Excuse me if you’re here to read about toddlers, baking and cats. There’s plenty of that about, but sometimes one needs to talk of other things. Not cabbages and kings, though.
In fact, I’ve been thinking quite a bit recently about planning content.
In the last year, as well as creating content I’ve been increasingly planning, editing and scheduling posts from multiple sources. Combined with greater access to tracking tools that enable me to hone our output, this has meant that a more formal structure was needed than we’d used in the past. From January, I implemented my social content planner; it’s already gone through one iteration and will doubtless see further changes. It’s certainly already made me feel an even greater sense of momentum in my work, so it was definitely the right choice to go ahead with this.
I then got into some conversations about this on Thursday at a Charity Comms social media event where I was running a workshop on intermediate-level day-to-day Twitter use – mainly for newcomers to social media with limited time and many departments to appease. This last part obviously raised questions about the role within the organisation that a community manager holds – from digital department existence / status, to the attitudes of senior management towards digital media. Clearly that impacts both content creation and planning, because other departments need to place value on what happens online in order for the organisations digital channels to be relevant and vibrant.
Following that, on Friday the subject of planning arose with Jack Ashman, and an interesting chat ensued about how complex or sophisticated planning should be, touching on things like the size of the department, number of content-creators and the nature of the platform being planned for – I mean, who hasn’t noticed that their communities on Twitter and Facebook act very differently from each other?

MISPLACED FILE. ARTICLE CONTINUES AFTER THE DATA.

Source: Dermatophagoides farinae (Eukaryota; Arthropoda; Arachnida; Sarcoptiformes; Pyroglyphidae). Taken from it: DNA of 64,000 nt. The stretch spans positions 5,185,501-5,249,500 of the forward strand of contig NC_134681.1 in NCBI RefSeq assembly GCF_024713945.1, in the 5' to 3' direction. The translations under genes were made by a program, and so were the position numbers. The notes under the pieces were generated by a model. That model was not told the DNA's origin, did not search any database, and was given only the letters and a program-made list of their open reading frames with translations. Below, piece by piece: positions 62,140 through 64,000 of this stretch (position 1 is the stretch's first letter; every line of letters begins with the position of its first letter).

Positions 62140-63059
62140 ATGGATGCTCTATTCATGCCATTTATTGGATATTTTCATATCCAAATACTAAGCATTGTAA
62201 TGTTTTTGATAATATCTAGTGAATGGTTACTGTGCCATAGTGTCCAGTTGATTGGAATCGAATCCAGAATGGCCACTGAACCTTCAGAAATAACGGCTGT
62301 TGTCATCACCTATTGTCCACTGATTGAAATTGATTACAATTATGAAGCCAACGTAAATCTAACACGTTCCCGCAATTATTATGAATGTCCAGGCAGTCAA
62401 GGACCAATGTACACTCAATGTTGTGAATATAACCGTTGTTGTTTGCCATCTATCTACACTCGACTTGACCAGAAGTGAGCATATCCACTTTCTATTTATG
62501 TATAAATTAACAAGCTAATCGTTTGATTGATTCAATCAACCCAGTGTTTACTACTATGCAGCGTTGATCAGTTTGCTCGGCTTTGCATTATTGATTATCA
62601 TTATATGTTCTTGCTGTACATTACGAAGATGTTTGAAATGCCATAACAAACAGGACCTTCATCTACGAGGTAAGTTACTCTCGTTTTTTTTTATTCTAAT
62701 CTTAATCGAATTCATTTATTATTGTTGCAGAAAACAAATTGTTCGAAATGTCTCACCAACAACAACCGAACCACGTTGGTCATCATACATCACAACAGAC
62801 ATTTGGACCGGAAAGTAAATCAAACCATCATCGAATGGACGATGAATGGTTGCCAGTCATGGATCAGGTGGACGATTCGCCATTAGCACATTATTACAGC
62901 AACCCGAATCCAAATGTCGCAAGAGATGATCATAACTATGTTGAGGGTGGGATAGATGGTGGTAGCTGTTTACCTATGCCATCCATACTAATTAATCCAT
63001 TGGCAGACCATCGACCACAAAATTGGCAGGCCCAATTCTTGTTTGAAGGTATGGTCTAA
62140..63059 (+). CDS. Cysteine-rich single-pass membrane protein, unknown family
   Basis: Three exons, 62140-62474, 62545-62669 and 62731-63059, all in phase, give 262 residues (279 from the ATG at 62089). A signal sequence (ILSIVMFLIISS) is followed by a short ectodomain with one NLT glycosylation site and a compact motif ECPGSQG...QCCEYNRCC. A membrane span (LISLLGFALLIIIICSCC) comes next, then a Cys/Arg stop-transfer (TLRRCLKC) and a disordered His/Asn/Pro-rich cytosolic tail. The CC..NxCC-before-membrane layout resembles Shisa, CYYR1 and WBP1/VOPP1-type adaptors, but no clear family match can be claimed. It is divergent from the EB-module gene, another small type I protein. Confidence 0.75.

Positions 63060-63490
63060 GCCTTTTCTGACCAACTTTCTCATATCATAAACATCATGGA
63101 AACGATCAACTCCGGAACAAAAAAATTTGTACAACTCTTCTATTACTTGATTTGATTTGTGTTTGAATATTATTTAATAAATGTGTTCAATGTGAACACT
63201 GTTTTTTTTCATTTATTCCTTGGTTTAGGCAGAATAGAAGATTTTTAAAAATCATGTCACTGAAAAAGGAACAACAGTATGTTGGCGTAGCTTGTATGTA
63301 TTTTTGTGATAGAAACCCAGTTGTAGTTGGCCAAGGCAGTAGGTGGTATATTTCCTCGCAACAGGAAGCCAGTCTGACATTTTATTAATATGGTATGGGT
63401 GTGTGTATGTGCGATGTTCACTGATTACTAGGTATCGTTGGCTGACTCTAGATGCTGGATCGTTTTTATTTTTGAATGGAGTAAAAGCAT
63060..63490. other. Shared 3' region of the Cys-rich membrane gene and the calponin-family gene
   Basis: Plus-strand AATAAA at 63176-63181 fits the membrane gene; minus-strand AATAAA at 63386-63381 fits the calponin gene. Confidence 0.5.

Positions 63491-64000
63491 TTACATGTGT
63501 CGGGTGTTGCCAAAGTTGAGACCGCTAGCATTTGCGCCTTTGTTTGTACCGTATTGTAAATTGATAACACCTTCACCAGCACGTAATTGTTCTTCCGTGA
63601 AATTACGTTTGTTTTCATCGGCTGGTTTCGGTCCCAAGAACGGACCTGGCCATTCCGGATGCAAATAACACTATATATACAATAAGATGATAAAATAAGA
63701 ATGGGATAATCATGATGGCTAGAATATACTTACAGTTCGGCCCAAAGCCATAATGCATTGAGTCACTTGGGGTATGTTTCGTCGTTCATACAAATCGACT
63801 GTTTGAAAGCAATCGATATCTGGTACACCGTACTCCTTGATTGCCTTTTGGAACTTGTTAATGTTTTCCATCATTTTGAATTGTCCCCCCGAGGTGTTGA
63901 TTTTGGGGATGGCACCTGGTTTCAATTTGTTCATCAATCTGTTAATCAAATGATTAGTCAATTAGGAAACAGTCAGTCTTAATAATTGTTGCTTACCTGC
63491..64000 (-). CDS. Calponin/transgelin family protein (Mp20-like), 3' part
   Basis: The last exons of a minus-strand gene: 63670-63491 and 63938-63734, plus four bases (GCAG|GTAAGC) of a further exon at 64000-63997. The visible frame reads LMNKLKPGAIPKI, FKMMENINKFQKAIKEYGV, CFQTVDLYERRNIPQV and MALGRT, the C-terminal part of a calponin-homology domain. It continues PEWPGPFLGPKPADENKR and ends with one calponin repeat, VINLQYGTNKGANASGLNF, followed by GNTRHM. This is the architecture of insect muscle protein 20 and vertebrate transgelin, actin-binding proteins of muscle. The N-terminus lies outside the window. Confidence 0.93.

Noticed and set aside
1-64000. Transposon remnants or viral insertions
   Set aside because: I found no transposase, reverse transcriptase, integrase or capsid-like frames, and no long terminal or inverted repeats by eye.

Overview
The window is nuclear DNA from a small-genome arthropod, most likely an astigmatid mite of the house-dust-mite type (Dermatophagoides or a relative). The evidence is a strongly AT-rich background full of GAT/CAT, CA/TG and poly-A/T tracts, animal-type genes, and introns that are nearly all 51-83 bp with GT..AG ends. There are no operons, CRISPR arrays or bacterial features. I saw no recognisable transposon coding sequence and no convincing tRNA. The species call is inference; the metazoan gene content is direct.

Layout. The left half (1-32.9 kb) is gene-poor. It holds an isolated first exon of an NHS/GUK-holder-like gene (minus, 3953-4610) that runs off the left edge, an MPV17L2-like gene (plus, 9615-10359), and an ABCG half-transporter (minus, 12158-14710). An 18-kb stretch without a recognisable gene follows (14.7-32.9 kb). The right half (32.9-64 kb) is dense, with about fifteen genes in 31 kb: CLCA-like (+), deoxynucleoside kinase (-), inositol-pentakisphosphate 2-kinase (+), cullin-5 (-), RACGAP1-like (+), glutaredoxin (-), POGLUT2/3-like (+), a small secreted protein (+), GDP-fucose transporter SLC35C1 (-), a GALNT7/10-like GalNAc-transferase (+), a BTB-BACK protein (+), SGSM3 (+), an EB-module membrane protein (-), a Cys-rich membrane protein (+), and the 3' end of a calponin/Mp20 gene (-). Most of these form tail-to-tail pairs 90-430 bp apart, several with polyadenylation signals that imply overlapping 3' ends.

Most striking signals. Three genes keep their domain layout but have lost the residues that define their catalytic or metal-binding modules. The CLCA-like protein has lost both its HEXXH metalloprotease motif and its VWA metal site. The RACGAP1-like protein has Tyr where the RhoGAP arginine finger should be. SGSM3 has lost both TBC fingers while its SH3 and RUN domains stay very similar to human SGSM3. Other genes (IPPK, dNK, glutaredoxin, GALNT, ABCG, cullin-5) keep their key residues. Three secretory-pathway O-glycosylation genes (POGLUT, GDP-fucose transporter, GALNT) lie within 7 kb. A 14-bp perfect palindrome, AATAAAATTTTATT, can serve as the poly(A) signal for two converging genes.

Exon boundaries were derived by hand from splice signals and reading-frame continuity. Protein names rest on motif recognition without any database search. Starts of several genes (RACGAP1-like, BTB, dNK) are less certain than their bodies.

I’ve heard descriptions of every system, from ad hoc mental notes to complex three-month multi-departmental spreadsheets, and every one seemed appropriate to the budget, time resources and scale of the department or organisation. And that combination is great inspiration to get one’s own house in order.
So, really, what I want to ask, in the style of a certain fondant-filled chocolate egg, is: how do you do it?
Is there, indeed, a perfect way?
Note that I’m not saying we shouldn’t track. In an ideal world, I’d have the time and resources to track more than I do, and I keep tweaking that to try and get more information to analyse. So it’s not that end of the process I’m thinking about really (obviously, the results from that will feed into the way that the content is actually entered into a planner, and that could have some influence on the way a planner is designed, but I suspect not a fundamental impact).
My system, which involves both a digital document and pencil and paper, works for me for now, but I know it’s going to have to keep evolving and being polished – though without me getting so attached to it that I lose the ability to flexible and spontaneous online; I’m a big fan of keeping a natural tone of voice, which is why I plan the content topics and not the posts, unless they’re requested and approved by another department (usually with our input). But in order to keep tweaking and adjusting, I’d love to hear some tips and links that are personally recommended, rather than drawn from hastily created ‘top ten’ posts that social media blogs are tiresomely littered with.